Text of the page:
A video intended as a tribute to China’s female medical workers backfired as people instead vented their frustration over the way Chinese state-owned media outlets use women as tools for propaganda.
The video, posted by Gansu Daily, a government-owned newspaper in Gansu province, showed over a dozen mask-wearing female nurses, who were weeping as their hair was shaved off. They were about to be sent to Hubei, the Chinese province worst hit by the coronavirus, where they would help treat patients. The video attempted to paint the women as “the most beautiful warriors” who fight the epidemic, praising their bravery as they sacrificed their hair so they could better wear protective gear when treating patients. But instead, the video was met with largely angry comments on China’s Twitter-like social network Weibo.
Many critics said that the way the nurses were treated was humiliating, not complimentary of their bravery. In one scene, a nurse averts her gaze so that she doesn’t have to see her newly cut-off ponytail in her hairdresser’s hands. In another shot, some female nurses had tears rolling down their faces after their haircut.
The video has now been deleted after the online backlash.
“In the video, the people who shaved the women’s heads grabbed their ponytails roughly and just started shaving their hair using electronic clippers. Are you treating them as humans or some animals waiting to be shaved? I am so angry that my mind’s gone blank,” said a user (link in Chinese) on Weibo yesterday (Feb. 17), when the video started trending on the network.
“If you didn’t tell me they were medical workers, I would have thought they were some evil criminals who were going through this serious humiliation… Even their tears are used by the authorities to try to touch the audience, making them the illustration of the spirit of collectivism,” wrote Chen Mashu, an author for “Epoch Story,” an account on messaging app WeChat that publishes analyses and first-person accounts of social affairs.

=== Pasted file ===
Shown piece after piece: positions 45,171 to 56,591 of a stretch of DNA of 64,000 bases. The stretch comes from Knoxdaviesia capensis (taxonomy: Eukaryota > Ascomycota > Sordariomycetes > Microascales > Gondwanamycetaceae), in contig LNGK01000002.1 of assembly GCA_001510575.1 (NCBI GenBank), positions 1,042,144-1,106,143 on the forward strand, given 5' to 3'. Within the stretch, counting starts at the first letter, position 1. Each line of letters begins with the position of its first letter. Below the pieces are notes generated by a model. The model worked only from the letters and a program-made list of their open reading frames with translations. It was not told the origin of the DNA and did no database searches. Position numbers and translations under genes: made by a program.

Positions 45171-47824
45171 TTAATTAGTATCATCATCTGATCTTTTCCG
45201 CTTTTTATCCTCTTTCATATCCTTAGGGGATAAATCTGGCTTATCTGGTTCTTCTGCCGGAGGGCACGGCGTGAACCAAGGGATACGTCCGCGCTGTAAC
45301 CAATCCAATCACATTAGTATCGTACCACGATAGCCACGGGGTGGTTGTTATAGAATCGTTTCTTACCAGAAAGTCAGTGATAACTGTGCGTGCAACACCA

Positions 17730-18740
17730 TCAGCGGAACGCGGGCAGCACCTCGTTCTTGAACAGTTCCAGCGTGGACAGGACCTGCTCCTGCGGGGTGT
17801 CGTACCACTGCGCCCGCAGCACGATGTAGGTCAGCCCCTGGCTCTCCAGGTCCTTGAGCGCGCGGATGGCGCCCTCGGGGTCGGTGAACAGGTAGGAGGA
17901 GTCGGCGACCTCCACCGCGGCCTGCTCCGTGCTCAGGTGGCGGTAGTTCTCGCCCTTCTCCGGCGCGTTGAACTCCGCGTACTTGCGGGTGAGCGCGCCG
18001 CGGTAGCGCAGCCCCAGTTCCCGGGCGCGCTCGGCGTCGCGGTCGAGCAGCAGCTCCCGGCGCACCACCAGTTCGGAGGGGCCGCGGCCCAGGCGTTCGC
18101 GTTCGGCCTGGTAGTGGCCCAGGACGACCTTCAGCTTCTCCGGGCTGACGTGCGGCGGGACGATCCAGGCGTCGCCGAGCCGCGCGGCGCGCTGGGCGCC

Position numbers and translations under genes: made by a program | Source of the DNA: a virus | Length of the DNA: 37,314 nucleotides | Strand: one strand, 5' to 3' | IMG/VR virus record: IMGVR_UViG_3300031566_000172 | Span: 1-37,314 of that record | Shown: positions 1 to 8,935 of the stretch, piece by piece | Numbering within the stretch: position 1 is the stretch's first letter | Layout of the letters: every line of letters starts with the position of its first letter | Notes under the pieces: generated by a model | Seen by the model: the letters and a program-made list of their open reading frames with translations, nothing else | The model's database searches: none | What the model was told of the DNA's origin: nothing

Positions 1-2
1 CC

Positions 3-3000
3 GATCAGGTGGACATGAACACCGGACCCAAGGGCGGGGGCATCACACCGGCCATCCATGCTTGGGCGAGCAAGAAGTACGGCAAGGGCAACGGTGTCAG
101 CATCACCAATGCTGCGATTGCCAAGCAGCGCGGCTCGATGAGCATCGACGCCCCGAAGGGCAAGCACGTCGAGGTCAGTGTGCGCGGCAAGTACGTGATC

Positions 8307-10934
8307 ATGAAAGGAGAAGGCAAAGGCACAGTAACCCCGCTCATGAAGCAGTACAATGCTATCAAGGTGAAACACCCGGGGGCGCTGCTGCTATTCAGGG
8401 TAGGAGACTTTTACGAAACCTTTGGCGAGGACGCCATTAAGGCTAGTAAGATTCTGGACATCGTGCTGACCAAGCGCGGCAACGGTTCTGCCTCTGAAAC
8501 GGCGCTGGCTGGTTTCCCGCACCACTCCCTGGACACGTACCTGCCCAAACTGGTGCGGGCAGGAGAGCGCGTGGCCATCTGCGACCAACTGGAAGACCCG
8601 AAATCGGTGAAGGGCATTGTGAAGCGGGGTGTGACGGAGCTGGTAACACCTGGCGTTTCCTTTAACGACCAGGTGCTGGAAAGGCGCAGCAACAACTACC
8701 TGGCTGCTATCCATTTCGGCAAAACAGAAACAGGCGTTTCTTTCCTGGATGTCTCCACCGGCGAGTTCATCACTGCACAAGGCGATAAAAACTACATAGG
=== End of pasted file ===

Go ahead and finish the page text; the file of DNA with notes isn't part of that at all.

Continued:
In her article, which has been viewed more than 100,000 times, Chen noted other coverage that highlighted the sacrifices made by female workers who are fighting the coronavirus. In one, a nurse who is nine months pregnant (link in Chinese) insisted on working on the front lines; in another report (link in Chinese), a young female nurse went back to work less than 10 days after having an abortion. “The coverage made me think: Why does our media always like to use the sacrifices females make as a tool for propaganda? …for women who don’t cut their hair, aren’t pregnant and are healthy, do they not deserve to be mentioned?” wrote Chen.
The backlash against the video is one of several recent incidents that highlight how female medical staff, who account for over half of the front line workforce (link in Chinese), are suffering as they treat patients in Wuhan. One example: A group of female rights activists in China started a campaign to send menstrual pads and disposable underwear to female medical workers after reports surfaced that hospital supervisors wouldn’t buy them for them.
Some internet users also pointed out that only male workers, including policemen and male doctors, were featured in a series of popular posters promoting the spirit of fighting the virus. They started a hashtag “#seeing female workers,” (link in Chinese) asking people to pay more attention to the women on the front lines. “Women medical workers have their own names, they are not someone’s wife, daughter, or mother! Women are independent, they don’t have to live as attachments to others,” said a comment (link in Chinese) under the hashtag on Weibo.